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Analysis: Dr Singh speaks to conquer
Sheela Bhatt in New Delhi | August 18, 2006 12:15 IST
Till Thursday, the only forceful political statement Prime Minister Manmohan Singh had made was when he challenged former external affairs minister Jaswant Singh to reveal the name of the mole in public if he had the "decency and courage".
On Thursday, Manmohan Singh, the politician, came into his own, as the prime minister rediscovered himself in the full glare of nation with his one hour long speech in Rajya Sabha.
The odds were stacked against him, with the Opposition Bharatiya Janata Party and the Left allies seeking a statement regarding the Indo-US nuclear deal that will reflect the 'sense of the House'.
Moreover, eminent nuclear scientists also had aired their apprehensions about the nuclear deal.
As he stood up to speak on why he is seeking and supporting the deal, Dr Singh spoke every word emphatically and with a resolve to conquer. He clinched the moment with �lan and elegance.
At the end, it was democracy at its best, with the oppositional politics, propelled by the BJP, Left parties, scientists, and media raising a few serious questions about the deal and the prime minister giving his word to the nation.
In this impressive democratic process, Dr Singh spoke with much more clarity and conviction than ever, hardening his own stand on the nuclear deal.
After the debate was over, Dr A N Prasad, former director of the Bhabha Atomic Research Centre, who along with many other distinguished scientists had raised concerns against the deal, told rediff.com, "He did a good job. Rather, it's too good to believe. He has addressed our concerns."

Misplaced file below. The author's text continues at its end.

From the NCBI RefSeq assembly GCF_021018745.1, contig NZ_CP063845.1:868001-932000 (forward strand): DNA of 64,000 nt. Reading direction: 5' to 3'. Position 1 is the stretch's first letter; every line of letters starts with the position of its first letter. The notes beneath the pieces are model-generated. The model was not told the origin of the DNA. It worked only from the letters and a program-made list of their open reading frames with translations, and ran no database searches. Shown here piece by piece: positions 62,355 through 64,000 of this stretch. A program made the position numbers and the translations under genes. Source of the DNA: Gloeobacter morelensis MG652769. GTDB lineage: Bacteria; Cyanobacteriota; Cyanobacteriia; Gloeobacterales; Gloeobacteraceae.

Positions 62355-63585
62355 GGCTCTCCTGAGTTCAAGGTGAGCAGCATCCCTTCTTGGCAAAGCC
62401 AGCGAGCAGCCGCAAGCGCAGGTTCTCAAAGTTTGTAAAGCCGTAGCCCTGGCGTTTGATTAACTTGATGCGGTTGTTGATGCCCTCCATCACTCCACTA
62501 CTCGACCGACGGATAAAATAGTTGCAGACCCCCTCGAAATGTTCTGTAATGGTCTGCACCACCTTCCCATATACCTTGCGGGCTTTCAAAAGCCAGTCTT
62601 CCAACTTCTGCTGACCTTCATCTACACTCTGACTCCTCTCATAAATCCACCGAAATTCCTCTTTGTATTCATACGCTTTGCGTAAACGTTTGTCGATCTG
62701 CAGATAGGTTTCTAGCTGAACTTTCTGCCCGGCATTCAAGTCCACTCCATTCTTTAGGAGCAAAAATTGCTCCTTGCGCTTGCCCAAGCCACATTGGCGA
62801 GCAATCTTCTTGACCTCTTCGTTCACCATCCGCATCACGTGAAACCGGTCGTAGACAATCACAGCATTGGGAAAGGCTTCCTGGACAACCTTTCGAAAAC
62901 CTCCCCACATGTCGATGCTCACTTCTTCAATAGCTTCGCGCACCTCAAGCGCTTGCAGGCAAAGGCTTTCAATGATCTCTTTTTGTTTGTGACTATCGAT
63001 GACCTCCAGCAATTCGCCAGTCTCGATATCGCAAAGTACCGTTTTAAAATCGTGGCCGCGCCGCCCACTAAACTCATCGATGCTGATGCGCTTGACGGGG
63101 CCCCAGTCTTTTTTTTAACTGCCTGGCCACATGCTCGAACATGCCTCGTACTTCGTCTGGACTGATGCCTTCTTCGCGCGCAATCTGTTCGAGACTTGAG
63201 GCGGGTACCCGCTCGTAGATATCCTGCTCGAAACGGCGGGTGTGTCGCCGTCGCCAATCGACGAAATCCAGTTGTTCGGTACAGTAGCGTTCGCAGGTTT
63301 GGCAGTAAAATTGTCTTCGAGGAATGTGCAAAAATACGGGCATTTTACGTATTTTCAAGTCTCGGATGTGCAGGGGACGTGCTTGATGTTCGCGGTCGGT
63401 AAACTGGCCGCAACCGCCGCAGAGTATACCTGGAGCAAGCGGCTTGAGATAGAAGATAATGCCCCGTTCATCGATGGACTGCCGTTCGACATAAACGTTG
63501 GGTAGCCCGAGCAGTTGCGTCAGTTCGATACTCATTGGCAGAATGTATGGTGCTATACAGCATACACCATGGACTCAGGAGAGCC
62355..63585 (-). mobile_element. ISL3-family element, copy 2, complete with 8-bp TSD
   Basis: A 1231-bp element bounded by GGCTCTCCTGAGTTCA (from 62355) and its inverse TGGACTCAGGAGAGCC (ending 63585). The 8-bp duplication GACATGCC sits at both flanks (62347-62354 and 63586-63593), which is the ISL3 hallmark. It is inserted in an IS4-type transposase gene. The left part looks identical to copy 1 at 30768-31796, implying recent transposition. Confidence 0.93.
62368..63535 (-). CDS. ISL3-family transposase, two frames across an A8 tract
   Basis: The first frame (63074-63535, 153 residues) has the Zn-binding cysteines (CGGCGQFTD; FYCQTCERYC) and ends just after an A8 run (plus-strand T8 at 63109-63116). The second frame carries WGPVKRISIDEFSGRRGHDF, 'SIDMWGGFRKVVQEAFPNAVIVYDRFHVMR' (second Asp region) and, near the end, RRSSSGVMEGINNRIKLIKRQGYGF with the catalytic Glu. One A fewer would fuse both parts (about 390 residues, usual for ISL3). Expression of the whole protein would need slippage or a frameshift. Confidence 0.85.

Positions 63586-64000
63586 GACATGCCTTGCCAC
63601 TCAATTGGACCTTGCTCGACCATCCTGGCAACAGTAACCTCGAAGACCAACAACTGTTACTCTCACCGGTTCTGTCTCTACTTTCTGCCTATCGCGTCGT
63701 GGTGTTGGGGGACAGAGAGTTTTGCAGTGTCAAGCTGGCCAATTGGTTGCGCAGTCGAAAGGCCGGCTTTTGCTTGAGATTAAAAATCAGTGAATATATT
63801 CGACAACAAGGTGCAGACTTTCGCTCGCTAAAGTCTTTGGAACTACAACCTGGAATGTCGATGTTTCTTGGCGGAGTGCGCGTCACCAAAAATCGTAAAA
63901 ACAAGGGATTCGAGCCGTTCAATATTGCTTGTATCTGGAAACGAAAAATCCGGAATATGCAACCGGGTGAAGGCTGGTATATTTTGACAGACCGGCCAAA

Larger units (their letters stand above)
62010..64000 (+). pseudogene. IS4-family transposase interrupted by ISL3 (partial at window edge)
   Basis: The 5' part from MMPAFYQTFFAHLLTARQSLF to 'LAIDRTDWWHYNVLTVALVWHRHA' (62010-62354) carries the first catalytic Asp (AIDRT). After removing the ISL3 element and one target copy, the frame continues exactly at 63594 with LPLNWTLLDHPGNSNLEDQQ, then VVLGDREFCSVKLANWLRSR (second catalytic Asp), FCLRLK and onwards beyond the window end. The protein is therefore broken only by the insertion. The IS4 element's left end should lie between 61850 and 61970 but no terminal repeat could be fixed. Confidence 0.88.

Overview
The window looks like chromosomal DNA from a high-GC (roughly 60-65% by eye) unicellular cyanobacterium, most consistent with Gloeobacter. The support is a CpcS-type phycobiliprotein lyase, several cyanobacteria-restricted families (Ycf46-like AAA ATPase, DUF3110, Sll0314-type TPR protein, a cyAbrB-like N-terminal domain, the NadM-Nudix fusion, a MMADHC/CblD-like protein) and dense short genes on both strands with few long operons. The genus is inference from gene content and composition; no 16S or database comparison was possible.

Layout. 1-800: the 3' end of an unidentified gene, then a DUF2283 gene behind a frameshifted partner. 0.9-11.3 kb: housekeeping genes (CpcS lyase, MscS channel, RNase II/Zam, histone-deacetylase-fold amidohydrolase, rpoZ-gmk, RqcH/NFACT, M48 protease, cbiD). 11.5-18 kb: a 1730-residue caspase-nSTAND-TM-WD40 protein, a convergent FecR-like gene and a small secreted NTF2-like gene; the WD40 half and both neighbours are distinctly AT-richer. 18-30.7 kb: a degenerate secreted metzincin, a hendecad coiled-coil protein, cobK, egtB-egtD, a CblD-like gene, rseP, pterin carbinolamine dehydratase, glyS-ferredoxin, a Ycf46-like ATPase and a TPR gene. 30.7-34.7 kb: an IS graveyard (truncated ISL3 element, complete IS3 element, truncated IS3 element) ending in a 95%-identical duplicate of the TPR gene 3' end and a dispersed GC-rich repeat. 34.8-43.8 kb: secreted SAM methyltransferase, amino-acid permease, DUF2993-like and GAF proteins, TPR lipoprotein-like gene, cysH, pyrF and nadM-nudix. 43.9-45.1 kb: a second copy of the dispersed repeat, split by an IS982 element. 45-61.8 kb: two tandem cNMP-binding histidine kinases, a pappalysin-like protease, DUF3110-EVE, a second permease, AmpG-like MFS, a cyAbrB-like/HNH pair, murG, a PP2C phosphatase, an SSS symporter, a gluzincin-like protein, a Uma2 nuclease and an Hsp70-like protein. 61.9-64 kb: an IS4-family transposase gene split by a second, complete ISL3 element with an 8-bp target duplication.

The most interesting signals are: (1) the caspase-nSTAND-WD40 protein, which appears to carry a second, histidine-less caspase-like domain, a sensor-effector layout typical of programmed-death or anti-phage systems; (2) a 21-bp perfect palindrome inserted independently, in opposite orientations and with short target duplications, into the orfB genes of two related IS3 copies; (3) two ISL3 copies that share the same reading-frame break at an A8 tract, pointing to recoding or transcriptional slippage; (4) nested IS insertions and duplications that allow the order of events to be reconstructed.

Dr Singh has made the deal a prestige issue now, and has even linked with it his personal credibility. Because of it his stakes were quite high when he stood up to speak. His failure to convince a larger section of his critics would have led to a huge political fallout for him, his party and his government.
Assuring that the government will not accept changing of goalposts set in July 18 agreement, he said India will get "full civil nuclear cooperation".
"We seek the removal of restrictions on all aspects of cooperation and technology transfers pertaining to civil nuclear energy ranging from nuclear fuel, nuclear reactors, to re-processing spent fuel, i.e. all aspects of a complete nuclear fuel cycle," he said.
The prime minister also satisfied many critics by saying, "Our position is that we will accept only IAEA safeguards on the nuclear facilities, in a phased manner, and as identified for that purpose in the Separation Plan only when all nuclear restrictions on India have been lifted. On July 29, 2005, I had stated that before voluntarily placing our civil nuclear facilities under IAEA safeguards, we will ensure that all restrictions on India have been lifted."
What this effectively means is that there will be no separation of Indian civil and military plans until India and the United States sign the 123 Agreement.
The prime minister told the House that India has not accepted the idea of the US president's annual report to the Congress.
He said India has told the US that "this would introduce an element of uncertainty regarding future cooperation and is not acceptable to us."
On the issue of IAEA safeguards, he said, "There is no question of India signing either a Safeguards Agreement with the IAEA or an Additional Protocol of a type concluded by Non Nuclear Weapons States who have signed the NPT."